In the documentary series Conversations with a Killer: The Ted Bundy Tapes, its self-deceiving and deceptive subject declares, “It wasn’t that I disliked women or were afraid of them. It was just that I didn’t seem to have an inkling as to what to do about them.”
Actually, Ted Bundy did know what to do about women. In the 1970s, Bundy killed, raped and injured at least 30 women. Although the American serial killer was executed in 1989, his death spree continues to inspire a seemingly endless stream of documentaries and movies.
The films include Ted Bundy (2002) and Bundy: An American Icon (2008). The upcoming No Man of God (2021) fictionalises interviews between Bundy and a Federal Bureau of Investigation officer. These interviews form the core of Joe Berlinger’s Conversations with a Killer: The Ted Bundy Tapes (2019). The Netflix series is based on conversations between Bundy and a journalist as well as interviews with police officers, family members, friends and survivors of Bundy’s savagery.
Archival footage reveals the main reason for the gruesome fascination. The good-looking and charming Bundy didn’t fit the stereotype of the sexually repressed, unattractive and clinically insane serial killer. Bundy was as functional as he was effective. He was in a series of relationships even as he committed his crimes.
Bundy escaped prison a couple of times, argued in his defence at his televised trial in the 1980s, and revelled in the attentions of the women who thronged the courthouse where his crimes were being detailed. One of these women, Elizabeth Kendall, with whom Bundy fathered a child while on death row, wrote the memoir The Phantom Prince: My Life with Ted Bundy.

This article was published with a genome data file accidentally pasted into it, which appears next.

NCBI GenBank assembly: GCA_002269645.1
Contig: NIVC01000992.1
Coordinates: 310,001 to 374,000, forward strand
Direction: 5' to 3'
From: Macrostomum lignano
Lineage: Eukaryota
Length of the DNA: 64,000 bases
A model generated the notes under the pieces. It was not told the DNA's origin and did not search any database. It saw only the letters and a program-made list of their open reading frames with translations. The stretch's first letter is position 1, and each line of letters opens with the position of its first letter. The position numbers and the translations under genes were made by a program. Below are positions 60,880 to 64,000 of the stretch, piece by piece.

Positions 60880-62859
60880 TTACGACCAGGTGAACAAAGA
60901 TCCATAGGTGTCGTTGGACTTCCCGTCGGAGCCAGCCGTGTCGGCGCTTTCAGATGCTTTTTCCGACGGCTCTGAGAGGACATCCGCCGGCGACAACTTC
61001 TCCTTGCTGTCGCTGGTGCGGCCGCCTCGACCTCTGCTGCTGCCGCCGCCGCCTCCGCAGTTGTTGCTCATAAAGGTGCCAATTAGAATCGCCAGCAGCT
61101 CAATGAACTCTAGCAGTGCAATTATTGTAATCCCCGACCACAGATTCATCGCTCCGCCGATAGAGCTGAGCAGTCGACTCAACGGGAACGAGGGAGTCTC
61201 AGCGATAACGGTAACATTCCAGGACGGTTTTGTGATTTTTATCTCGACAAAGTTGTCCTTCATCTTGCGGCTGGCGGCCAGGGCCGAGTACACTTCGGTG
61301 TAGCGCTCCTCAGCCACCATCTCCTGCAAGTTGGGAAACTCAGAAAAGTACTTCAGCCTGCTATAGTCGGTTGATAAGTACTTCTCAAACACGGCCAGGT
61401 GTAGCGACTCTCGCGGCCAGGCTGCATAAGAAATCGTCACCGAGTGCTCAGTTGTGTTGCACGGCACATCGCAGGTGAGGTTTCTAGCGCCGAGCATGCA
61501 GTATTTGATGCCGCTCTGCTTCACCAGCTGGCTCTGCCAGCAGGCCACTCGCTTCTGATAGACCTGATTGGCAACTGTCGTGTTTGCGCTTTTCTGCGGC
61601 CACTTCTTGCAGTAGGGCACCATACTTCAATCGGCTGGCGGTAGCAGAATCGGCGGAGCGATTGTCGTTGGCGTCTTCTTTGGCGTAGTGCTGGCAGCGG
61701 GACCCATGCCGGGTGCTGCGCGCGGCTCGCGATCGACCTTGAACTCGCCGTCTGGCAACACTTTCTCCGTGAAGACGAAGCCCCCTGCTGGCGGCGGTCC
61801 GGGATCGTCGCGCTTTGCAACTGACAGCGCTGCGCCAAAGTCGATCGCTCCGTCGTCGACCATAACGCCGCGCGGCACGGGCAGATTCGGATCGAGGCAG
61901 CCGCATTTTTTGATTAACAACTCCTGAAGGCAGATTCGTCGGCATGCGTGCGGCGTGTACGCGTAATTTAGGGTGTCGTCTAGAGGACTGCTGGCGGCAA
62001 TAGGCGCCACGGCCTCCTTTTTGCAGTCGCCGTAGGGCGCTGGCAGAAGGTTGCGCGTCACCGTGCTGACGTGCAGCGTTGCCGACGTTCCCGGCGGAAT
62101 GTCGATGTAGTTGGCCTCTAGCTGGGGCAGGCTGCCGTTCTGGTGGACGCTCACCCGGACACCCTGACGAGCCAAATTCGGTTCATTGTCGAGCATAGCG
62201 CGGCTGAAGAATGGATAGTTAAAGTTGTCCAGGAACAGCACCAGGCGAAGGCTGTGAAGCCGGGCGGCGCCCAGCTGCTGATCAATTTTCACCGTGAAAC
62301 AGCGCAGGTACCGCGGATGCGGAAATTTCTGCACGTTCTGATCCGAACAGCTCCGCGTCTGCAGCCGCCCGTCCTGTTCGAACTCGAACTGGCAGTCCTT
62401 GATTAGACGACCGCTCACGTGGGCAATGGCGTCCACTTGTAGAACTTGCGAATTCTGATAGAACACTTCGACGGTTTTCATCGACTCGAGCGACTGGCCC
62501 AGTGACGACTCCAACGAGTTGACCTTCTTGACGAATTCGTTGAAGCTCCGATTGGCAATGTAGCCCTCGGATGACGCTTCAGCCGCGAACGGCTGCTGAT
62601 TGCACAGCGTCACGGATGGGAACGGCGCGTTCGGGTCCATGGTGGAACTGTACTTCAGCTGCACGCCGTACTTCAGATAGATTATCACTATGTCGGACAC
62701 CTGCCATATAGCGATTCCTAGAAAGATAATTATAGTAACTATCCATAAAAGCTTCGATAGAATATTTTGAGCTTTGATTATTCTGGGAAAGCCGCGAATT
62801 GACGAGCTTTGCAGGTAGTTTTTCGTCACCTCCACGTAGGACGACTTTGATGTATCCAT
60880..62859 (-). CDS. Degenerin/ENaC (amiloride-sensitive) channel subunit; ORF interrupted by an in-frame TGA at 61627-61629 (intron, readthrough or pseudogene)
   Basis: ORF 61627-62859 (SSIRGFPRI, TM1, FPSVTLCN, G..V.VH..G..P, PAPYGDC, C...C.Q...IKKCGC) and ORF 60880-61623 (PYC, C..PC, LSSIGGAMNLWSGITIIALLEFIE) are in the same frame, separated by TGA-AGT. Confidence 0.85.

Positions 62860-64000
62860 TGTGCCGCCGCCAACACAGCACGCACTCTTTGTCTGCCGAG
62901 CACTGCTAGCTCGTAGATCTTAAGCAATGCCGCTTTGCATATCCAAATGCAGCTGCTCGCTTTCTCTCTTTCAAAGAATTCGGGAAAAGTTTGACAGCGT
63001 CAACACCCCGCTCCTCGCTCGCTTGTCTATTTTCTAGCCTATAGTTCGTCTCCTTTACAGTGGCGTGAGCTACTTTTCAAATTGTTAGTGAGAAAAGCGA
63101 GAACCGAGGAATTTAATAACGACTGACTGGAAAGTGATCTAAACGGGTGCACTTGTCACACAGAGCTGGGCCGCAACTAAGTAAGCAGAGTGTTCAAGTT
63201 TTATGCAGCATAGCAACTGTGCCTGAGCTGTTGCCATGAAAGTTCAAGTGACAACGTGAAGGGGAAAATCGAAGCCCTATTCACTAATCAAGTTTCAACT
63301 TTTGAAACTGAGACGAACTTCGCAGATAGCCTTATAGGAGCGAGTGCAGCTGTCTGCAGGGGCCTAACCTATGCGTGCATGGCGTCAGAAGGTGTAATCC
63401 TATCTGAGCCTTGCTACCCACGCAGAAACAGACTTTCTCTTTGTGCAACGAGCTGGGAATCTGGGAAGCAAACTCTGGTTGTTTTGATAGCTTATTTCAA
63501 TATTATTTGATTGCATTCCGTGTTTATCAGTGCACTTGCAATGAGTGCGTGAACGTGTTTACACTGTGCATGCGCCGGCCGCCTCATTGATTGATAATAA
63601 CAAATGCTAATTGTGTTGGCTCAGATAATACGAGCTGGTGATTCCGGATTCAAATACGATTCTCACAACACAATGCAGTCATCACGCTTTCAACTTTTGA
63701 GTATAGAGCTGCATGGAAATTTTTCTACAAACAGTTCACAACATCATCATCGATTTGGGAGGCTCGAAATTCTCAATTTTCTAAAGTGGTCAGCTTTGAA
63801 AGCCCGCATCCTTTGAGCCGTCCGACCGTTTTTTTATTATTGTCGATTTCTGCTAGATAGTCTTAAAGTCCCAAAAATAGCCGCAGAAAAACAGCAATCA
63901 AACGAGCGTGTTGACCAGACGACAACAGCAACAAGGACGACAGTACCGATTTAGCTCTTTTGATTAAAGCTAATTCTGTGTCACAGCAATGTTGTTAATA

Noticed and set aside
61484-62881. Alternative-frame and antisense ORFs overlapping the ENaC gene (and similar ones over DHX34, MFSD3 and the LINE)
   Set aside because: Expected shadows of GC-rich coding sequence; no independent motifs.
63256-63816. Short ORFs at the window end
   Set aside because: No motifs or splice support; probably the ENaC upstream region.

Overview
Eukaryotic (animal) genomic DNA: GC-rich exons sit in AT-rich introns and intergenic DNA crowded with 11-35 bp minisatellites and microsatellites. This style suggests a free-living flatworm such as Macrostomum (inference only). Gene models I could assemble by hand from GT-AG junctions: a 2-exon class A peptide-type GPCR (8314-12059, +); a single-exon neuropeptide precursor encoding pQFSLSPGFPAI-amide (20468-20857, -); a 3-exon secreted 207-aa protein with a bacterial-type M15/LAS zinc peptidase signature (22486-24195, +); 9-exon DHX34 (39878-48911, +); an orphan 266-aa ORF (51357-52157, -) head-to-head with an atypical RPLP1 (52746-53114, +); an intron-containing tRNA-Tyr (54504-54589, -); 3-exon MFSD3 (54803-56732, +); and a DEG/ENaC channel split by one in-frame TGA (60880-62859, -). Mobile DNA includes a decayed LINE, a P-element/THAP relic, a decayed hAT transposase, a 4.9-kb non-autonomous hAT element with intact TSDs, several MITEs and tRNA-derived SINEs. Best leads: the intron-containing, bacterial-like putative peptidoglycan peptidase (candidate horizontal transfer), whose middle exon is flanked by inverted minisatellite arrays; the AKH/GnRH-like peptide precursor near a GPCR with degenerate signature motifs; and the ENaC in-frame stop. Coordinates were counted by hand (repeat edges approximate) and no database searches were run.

The book serves as the foundation for Berlinger’s Extremely Wicked, Shockingly Evil and Vile. The 2019 movie, which also draws on Berlinger’s series for Netflix, is available on BookMyShow Stream.
Extremely Wicked… is aimed at viewers who haven’t watched the four-episode Conversations with a Killer. The movie sheathes its horrors, treating Bundy as a character separate from the person accused of abducting and killing several women.
Bundy (Zac Efron) is in a steady relationship with single mother Lisa (Kaya Scodelario). When Bundy is imprisoned on suspicion, Lisa simply cannot believe it. Michael Werwie’s screenplay suggests that we suspend judgement too.
The conceit depends entirely on Zac Efron’s portrayal of Bundy’s deadly suavity. The movie barely touches on the social currents of the 1970s that possibly provoked Bundy, including the feminist movement.
Instead, Berlinger opts for a character study. The seemingly lovesick Bundy’s increasingly desperate attempts to convince Lisa of his innocence reveal details of his complex personality. The mask slips in the numerous close-ups of Efron, who both resembles Bundy and is a more sexually appealing version of the psychopath.
Efron’s eyes shift ever so subtly from persuasion to steeliness. His tense body language betrays his inner rage. His handsome feature re-align themselves from smugness to contempt when the trial judge (John Malkovich) appears unconvinced. “You are not on spring break,” Judge Cowart reminds Bundy. The serial killer is undone by his vanity and tendency to play to the gallery, the movie suggests.
Lilly Collins plays the literally wide-eyed Elizabeth Kendall, whose faith in Bundy is unshaken by courtroom testimony. The movie puts the onus on the women to shake off the hold Bundy had over them in real life. His rampant misogyny is absent from the narrative, which even manages to hint at admiration for this sinister stud. Like Conversations with a Killer, the movie is unable to provide a compelling explanation for Bundy’s brutality. By shielding viewers from Bundy’s crimes in the interest of serving up a suspenseful thriller, the film dilutes the monstrosity of his actions.
We are left with Zac Efron’s uncanny imitation of Ted Bundy, a withering turn by John Malkovich, and a sweet cameo by Haley Joel Osment as Lisa’s new boyfriend. Even in the afterlife, the men hog the show, rather than the women who were slaughtered.
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